Eternal Flame

Sermon preached for Crescent Springs Presbyterian Church on the Second Sunday after Pentecost.

Leviticus 6:8-13

The Lord said to Moses: Command Aaron and his sons: This is the Instruction for the entirely burned offering—the entirely burned offering that must remain on the altar hearth all night until morning, while the fire is kept burning. The priest will dress in his linen robe, with linen undergarments on his body. Because the fire will have devoured the entirely burned offering on the altar, he must remove the ashes and place them beside the altar. The priest will then take off his clothes, dress in a different set of clothes, and take the ashes outside the camp to a clean location. The altar fire must be kept burning; it must not go out. Each morning the priest will burn wood on it, will lay out the entirely burned offering on it, and will completely burn the fat of the well-being offering on it. A continuous fire must be kept burning on the altar; it must not go out.


About a month after I started seminary, a group of classmates put out an invitation: a weekend camping trip to the closest state park. 

I’d only ever been camping—proper camping, in tents—once before, but it sounded like fun. So we went. 

Except, by the time we got our act together and got a weekend scheduled, it was late October. Which made it very, very cold at night. 

We got there later than we’d hoped, so getting a fire going—both for warmth and for dinner—was the first order of business. We weren’t expecting trouble—the ground was dry, there was a fire pit at the campground, and no fewer than four of our group were Eagle Scouts. Two Bens, a Luke, and a Daniel—all of them with extensive camping and fire experience. They would get the fire going, and my friend Beth would cook dinner. She has a knack for feeding groups of people.

Except it wasn’t working. As night fell and the temps dropped, all four of those Eagle Scouts fluttered around the campfire, trying to get and keep a fire going, and it just. would. not.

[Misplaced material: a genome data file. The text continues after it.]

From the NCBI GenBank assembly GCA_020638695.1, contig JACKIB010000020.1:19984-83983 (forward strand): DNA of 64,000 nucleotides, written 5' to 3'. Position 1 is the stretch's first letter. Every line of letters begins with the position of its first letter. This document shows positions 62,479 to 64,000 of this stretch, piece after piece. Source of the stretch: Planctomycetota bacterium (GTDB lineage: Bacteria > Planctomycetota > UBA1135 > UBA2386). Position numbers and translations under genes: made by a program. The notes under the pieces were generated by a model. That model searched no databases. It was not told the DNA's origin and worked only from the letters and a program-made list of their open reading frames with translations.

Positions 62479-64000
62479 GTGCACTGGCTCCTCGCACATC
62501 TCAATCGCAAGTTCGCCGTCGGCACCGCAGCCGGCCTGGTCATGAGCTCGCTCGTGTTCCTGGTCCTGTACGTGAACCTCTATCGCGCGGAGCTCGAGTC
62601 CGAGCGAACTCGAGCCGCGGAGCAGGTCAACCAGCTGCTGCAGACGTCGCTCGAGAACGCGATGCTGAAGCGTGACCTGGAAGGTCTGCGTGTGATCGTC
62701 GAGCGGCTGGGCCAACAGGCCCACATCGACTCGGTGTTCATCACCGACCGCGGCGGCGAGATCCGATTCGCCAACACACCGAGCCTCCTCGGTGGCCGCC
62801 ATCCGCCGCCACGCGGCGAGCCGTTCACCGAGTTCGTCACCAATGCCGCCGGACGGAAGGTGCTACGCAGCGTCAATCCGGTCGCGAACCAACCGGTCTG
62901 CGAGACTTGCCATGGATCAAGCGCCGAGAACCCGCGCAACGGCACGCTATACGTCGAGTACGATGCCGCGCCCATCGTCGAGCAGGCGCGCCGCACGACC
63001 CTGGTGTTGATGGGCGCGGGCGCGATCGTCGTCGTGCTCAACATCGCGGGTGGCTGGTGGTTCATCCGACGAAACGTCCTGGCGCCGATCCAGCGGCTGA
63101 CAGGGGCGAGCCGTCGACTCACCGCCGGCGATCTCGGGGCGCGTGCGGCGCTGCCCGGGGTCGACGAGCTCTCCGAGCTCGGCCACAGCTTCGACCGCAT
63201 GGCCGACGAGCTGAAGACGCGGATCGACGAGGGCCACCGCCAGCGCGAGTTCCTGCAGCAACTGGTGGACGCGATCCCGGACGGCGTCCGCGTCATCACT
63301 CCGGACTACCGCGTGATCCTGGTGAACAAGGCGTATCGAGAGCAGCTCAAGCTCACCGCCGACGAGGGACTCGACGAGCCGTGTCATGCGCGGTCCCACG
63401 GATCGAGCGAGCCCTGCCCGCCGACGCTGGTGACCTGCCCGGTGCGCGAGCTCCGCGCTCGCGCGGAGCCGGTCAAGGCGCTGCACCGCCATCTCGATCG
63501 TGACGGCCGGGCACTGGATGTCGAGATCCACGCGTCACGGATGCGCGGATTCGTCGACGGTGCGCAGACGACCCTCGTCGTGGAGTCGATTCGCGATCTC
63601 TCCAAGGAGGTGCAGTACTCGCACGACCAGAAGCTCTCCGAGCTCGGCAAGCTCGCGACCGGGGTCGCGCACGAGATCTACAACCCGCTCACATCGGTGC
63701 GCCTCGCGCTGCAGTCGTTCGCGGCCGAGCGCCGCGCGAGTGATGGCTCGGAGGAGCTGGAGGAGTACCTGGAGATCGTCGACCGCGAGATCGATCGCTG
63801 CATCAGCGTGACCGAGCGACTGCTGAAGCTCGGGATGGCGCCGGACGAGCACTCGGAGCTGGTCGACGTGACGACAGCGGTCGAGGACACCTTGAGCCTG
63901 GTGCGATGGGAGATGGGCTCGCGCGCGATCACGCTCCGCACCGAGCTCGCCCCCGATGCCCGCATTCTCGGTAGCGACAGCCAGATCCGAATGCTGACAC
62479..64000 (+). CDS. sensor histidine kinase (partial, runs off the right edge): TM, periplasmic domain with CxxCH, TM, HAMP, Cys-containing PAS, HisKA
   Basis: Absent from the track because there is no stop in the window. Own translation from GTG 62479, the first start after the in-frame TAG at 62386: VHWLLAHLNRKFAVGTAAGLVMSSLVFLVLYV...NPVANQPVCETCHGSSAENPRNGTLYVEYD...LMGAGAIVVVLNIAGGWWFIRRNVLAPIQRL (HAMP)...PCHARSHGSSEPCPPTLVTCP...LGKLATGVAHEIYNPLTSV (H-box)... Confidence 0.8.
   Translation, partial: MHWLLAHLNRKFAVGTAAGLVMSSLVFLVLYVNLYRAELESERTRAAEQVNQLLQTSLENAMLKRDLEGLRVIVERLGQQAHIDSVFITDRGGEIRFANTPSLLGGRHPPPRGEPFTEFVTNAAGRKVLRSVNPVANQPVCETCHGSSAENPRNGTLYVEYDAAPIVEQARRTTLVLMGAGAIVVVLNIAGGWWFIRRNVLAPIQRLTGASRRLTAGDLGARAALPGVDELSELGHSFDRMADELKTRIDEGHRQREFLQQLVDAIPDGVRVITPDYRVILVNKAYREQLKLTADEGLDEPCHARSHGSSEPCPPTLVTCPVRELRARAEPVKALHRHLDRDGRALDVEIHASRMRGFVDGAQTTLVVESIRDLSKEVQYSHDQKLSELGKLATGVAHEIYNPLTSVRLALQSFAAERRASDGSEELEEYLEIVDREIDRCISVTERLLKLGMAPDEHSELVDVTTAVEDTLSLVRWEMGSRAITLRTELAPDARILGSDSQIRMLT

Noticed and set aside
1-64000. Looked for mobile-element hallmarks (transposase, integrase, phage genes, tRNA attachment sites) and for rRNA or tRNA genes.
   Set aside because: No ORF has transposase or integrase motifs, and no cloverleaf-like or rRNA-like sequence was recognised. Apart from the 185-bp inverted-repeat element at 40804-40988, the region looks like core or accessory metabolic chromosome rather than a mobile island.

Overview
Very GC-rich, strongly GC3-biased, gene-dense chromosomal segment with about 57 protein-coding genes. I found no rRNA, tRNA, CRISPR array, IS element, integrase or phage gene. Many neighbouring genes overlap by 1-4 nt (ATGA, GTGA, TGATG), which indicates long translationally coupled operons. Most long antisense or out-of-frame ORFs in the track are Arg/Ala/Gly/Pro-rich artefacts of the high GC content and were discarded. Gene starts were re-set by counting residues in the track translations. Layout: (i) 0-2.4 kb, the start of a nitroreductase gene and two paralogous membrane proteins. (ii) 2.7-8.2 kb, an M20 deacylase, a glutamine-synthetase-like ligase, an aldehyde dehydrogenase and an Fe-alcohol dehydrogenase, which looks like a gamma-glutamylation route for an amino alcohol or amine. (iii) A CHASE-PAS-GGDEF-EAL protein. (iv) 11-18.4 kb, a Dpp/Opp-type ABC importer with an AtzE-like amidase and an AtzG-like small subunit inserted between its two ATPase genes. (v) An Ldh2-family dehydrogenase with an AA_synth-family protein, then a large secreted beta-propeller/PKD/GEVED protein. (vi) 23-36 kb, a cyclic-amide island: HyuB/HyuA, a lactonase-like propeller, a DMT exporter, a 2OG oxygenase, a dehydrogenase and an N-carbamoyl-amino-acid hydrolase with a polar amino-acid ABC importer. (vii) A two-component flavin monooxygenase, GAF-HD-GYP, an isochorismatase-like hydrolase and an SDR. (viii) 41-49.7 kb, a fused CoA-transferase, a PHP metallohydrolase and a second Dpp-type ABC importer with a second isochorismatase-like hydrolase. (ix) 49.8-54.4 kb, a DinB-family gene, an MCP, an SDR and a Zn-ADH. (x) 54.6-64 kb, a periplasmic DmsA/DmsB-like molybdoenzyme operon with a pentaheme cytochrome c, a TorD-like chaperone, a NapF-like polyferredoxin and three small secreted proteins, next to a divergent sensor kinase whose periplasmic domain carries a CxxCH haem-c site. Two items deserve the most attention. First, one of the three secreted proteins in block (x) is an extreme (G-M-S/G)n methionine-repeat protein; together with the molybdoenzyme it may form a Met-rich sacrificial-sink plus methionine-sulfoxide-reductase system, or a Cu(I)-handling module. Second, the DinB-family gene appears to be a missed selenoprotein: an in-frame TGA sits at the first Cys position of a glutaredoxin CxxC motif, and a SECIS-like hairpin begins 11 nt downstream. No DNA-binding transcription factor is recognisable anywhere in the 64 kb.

I know almost nothing about how to make a real campfire, so I don’t know what was wrong. I expect it might have been a case of too many cooks in the kitchen. Sometimes fire needs space to breathe. But after about an hour of frustration and a lot of choice vocabulary, my friend Beth finally shooed them all away. She gave us all bananas to tide us over until dinner and told us to go for a walk. 

I don’t know what magic she did, but that fire was roaring when we came back. Beth stayed by that fire all evening, long after dinner, long after the ghost stories, long after folks started drifting away to their tents. She let it die down, but didn’t let it burn out, so that we had warmth, and a place to gather again if we got cold. She didn’t snuff it out until the rest of us were wrapped up in our sleeping bags. 

I’d only known Beth for a few months then, but she has become a fast friend since, and I think I should have known by the way she tended that fire that hers would be a friendship worth keeping. 

It takes effort, to keep a fire going. Sometimes less, sometimes more, depending on the environment, but every camping trip has to have someone whose job it is to watch the fire—to rake burning coals back towards the center, to watch for wet wood smoldering out, to add more kindling if it’s needed. You can’t just throw on lots of wood and expect the fire to snap to life. It takes constant, thoughtful care. 

Our scripture today is a snippet of Leviticus—not a book I’ve often opened at this pulpit. Much of Leviticus is composed of lengthy, detailed instructions for how the Hebrew people should worship God—instructions about kinds of animal offerings, tabernacle décor, ritual purity, priestly clothes, festivals and holy days, and all the other minutia of religious life. To my modern ears, it’s not precisely an engaging read—too many rules and details that we simply don’t feel called to embrace as modern Christians. 

But if you can stomach the minutia of Leviticus, there are beautiful patterns that begin to emerge. The first part of Leviticus is staged as conversation between Moses and God in the wilderness—when the Hebrew people are still in the desert, still in transition, still unsettled, still on the move. Yet they don’t wait to worship. They don’t wait to set up sanctuary until things are more convenient. God draws up the plans for a tabernacle, a tent where they can worship. It’s pretty fancy, as tents go—more like glamping than camping—but it is incredible, that even in the wilderness, the Hebrew people carry their faith on their backs.